We’ve been out in the neighborhood on foot and bicycle recently and have seen the tremendous drop of chestnuts building up on sidewalks and streets. Thousands of smooth, rich, ebony gems inside prickly green coats falling from branches and being crushed underfoot.
Seeing all these beauties puts us in mind of a question asked recently by a reader about a handed-down memory of chestnut trees along Alberta Court from NE 33rd to NE 42nd, in an area some remember as property owned by Joe Bennard and his brothers.
We really like questions like this, which require us to do some genealogy, some geography and some general asking around.
Joe Bernard was actually Joe Bennard (who was born in 1901 as Joe Bennardo). Joe ran a real estate company based in an office (now gone) that he built facing Alberta Court directly behind today’s Doggie Business at 4905 NE 42nd Avenue.
Joe built the Doggie Business building in 1937, originally a tavern and restaurant. Joe and and his brothers (the brothers kept the original family name Bennardo) lived in the neighborhood, and one brother built the house three doors north on the west side of NE 42nd. But we weren’t able to verify if the Bennardos actually owned a farm, or what extent it may have covered.
The American chestnut (castanea dentate) was a common tree in all American cities, but suffered a major disease outbreak that drastically reduced its numbers by the mid-1930s. It seems unlikely that enough of these great old trees would have been left mid-century to have lined Alberta Court. And of course it was called Alberta Street then, and traveled along through open fields and forest stands.
And here’s an interesting note: Alberta Street was renamed to Alberta Court after a vote of residents on the street in the summer of 1940 and a city ordinance passed on August 28, 1940. On August 11, 1940, The Oregonian reported that “Multnomah County suggested the city change the name of the street within the city limits to avoid confusion and a survey of sentiment of the property owners was taken. Most of them approve the change to avoid confusion.”
We pulled up a series of aerial photos from the 1920s and 1930s that show the western stretch of the street, and we don’t see a line of trees in this area. We did connect with former neighborhood paperboy and AH reader John Hamnett, who delivered newspapers along Alberta Court in the late 1940s and while he remembered homeless camps there along what was the city limits, he didn’t recall seeing any orchard or line of chestnuts.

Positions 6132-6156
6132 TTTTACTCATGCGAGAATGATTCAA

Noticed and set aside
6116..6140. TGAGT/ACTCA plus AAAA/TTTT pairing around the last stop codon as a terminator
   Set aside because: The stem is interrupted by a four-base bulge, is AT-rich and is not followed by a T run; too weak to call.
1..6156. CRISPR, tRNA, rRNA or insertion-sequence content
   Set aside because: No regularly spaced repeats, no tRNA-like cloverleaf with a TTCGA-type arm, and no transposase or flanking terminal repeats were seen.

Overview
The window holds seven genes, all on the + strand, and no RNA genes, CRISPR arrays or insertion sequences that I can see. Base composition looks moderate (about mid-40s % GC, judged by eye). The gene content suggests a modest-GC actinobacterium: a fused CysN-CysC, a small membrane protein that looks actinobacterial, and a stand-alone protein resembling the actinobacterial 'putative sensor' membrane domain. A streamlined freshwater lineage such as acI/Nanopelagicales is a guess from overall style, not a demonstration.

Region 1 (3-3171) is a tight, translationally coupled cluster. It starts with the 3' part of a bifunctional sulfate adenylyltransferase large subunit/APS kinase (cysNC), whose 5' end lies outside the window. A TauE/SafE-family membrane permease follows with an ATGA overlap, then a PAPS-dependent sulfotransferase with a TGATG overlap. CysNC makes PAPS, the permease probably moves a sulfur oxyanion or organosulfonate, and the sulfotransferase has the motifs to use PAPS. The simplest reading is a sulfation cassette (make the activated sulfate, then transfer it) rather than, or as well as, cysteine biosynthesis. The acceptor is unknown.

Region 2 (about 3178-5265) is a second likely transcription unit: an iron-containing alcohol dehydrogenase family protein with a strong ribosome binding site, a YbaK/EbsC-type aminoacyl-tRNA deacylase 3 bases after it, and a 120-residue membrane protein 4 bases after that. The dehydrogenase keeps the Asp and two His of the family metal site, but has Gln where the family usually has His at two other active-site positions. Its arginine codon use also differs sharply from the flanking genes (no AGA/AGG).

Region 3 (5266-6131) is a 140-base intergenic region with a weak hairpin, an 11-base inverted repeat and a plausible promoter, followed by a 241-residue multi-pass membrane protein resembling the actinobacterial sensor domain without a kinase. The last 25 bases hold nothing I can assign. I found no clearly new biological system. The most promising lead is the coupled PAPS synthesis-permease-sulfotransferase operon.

This doesn’t mean there weren’t chestnuts along Alberta Court, just that evidence is scarce. In fact, it does appear there is a lone survivor of what was remembered: you can find a beautiful old chestnut tree today at the northeast corner of NE 41st and Alberta Court, reminding us they were indeed in the neighborhood. We’ll keep digging on this, and welcome any information from AH readers.
Get out there and enjoy this beautiful fall weather!
You are speaking of tan edible chestnuts (Castanea dentata) while the chestnuts so much more familiar to most of us in NE Portland when I was growing up, were the cool, shiny mahogany – but inedible – horse chestnuts (aesculus hippocastanum). As a child, I always used to fill my pockets with horse chestnuts every fall. Still do occasionally, for nostalgia’s sake.
Me too, Margaret. 32nd Place between Shaver and Skidmore. Tons of them (literally. Just ask the homeowners along that street). We used to fill pockets, and paper bags too. Something about them. Getting them shiny and fresh right out of their spiky husks. Finding the biggest, the roundest…..the most! Over the years, I have always directed the new young kids (and their parents) to them (as I just did a week ago), insuring to make them aware so they continue to get in on the simple fun. Then they can get back to Pokeman-Go or Angry Birds (of which I very proudly, know nothing about).
Doug, I have to make a couple of corrections. You wrote, ” We did connect with former neighborhood paperboy and AH reader John Hamnett, who delivered newspapers along Alberta Court in the late 1940s and while he remembered homeless camps there along what was the city limits, he didn’t recall seeing any orchard or line of chestnuts”.
I wasn’t the paperboy. Bob Stayton was the paperboy. He is the one who told me about the transient camp. An interesting part of his story was that some of the transients were also subscribers to the newspaper. Also, this was in the ’50’s, not the ’40’s. I’m sorry if I implied I saw this firsthand.